One week on from the horrific terrorist attack by Hamas – the worst in Israel’s history that has claimed more than 1,300 lives – Israel Defence Forces (IDF) readied for a possible ground invasion of Gaza even as they continued with air strikes amid a worsening humanitarian catastrophe.

This weekend, Israel pummelled northern Gaza with strikes as it called on as many as one million Palestinians to leave the north and head south. In just one week of strikes, more than 2,300 Palestinians – including more than 500 children – have been killed, according to the Gaza Health Ministry.

We analysed India’s response to the crisis and also looked at the evacuation efforts under way for Indian citizens. This weekend, a second aircraft with 235 Indians on board, part of “Operation Ajay”, arrived on Saturday, following an earlier flight carrying 212 Indian citizens. According to the Ministry of External Affairs (MEA), Israel has around 18,000 Indian nationals and the airlift operation is aiming to cater to those who are willing to be evacuated. Ashkelon in southern Israel — which was targeted in the terror attack by Hamas — has emerged as a chosen destination of Indian caregivers, while students and IT professionals are mostly located in Tel Aviv, Jerusalem, and Beersheba.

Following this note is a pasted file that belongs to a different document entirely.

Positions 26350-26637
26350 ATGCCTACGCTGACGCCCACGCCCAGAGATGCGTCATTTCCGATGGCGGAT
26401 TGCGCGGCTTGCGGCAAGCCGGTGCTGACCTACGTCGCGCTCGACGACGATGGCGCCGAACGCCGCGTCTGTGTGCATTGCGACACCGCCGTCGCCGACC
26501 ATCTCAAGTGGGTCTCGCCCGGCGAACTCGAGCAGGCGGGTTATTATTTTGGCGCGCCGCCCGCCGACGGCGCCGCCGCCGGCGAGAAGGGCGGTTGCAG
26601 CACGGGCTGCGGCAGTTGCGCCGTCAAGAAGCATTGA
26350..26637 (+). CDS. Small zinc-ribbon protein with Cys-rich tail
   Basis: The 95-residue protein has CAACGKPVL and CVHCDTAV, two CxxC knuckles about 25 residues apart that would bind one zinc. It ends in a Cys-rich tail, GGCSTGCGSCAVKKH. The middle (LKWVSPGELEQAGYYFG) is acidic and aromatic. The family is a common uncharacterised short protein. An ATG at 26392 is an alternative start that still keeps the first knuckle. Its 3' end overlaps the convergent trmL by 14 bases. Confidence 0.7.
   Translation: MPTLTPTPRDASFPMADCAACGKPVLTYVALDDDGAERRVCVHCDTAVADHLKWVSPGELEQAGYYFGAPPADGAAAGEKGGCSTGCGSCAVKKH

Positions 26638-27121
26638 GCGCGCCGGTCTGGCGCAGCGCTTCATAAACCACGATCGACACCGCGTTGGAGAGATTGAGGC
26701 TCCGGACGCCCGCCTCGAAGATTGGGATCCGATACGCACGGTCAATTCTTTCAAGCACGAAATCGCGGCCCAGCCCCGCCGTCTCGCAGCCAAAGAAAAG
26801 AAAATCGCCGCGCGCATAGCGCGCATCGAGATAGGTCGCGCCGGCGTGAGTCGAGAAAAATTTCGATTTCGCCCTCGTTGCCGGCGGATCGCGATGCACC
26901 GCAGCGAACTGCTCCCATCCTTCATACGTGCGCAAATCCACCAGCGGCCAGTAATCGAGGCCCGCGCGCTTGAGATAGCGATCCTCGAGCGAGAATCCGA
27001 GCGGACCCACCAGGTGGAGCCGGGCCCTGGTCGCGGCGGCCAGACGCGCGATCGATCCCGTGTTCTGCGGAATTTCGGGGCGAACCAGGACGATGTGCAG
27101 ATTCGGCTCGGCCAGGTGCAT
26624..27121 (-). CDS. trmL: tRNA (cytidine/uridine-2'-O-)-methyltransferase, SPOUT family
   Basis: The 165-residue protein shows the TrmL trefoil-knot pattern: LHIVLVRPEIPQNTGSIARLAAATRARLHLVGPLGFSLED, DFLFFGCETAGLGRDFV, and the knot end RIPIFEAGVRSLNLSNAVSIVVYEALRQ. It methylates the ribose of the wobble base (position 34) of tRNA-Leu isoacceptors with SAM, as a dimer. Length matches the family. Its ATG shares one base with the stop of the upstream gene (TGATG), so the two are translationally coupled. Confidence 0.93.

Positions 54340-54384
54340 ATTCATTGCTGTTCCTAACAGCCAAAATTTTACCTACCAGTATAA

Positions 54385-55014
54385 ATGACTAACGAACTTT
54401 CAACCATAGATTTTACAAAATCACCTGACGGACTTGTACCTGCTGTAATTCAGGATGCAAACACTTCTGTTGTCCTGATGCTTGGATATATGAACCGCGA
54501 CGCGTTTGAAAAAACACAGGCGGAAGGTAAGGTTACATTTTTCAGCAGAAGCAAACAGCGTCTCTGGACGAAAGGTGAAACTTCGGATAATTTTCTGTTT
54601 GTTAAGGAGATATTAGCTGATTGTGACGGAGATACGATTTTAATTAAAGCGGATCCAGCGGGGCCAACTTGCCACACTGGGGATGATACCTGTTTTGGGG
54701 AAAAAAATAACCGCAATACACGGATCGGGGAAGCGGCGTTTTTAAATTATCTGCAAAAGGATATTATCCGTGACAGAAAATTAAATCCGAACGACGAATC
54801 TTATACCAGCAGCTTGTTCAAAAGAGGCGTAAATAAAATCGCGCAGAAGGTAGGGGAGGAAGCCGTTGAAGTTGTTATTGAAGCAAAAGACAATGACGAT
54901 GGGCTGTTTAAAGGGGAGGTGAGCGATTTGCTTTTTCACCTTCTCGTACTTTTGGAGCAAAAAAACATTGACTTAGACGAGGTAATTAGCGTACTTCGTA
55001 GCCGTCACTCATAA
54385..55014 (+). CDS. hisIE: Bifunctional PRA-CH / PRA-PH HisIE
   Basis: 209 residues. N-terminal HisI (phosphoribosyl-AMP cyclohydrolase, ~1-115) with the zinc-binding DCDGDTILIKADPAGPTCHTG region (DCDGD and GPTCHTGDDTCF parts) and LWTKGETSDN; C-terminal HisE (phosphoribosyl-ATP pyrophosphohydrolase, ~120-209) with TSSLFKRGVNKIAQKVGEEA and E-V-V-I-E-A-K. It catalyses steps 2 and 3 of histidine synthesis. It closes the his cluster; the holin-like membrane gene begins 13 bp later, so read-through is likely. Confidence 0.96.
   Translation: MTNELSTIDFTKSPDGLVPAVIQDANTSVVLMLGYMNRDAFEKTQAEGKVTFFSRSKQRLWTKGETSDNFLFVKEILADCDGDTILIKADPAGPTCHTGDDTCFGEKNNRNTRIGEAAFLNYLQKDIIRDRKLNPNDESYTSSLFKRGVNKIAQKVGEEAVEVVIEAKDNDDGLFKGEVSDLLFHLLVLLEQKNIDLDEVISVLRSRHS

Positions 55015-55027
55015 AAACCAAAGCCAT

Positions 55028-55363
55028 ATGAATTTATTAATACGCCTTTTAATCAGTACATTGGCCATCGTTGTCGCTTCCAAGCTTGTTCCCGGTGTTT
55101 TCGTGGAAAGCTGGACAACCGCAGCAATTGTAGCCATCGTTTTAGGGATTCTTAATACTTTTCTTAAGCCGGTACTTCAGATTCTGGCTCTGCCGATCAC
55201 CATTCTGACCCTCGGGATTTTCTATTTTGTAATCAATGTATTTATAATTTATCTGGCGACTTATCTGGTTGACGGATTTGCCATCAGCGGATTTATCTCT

India’s diplomatic response has been three-fold: unequivocally criticising the terror attack by Hamas; expressing solidarity with Israel; and restating its stand on a two-state solution and the need to uphold humanitarian principles. That formed the essence of comments last week by MEA spokesperson Arindam Bagchi, who categorically stated that India considers the attack by Hamas against Israel a “terrorist attack”. Prime Minister Narendra Modi had earlier condemned the attack as terrorism and expressed solidarity with the Israeli people. Mr. Bagchi also reiterated India’s long-standing call for the creation of a sovereign Palestinian state and said there was an “obligation” to uphold humanitarian principles.

This statement, observed an editorial in The Hindu, is a reminder of the tightrope India has walked since 1992, when New Delhi established full diplomatic ties with Israel, while continuing to support the Palestinian cause. The policy lines New Delhi is continuing to draw seem clear: to abhor terrorism, but not to condone indiscriminate reprisal bombings, even as it holds its consistent position on Palestine. (The Hindu)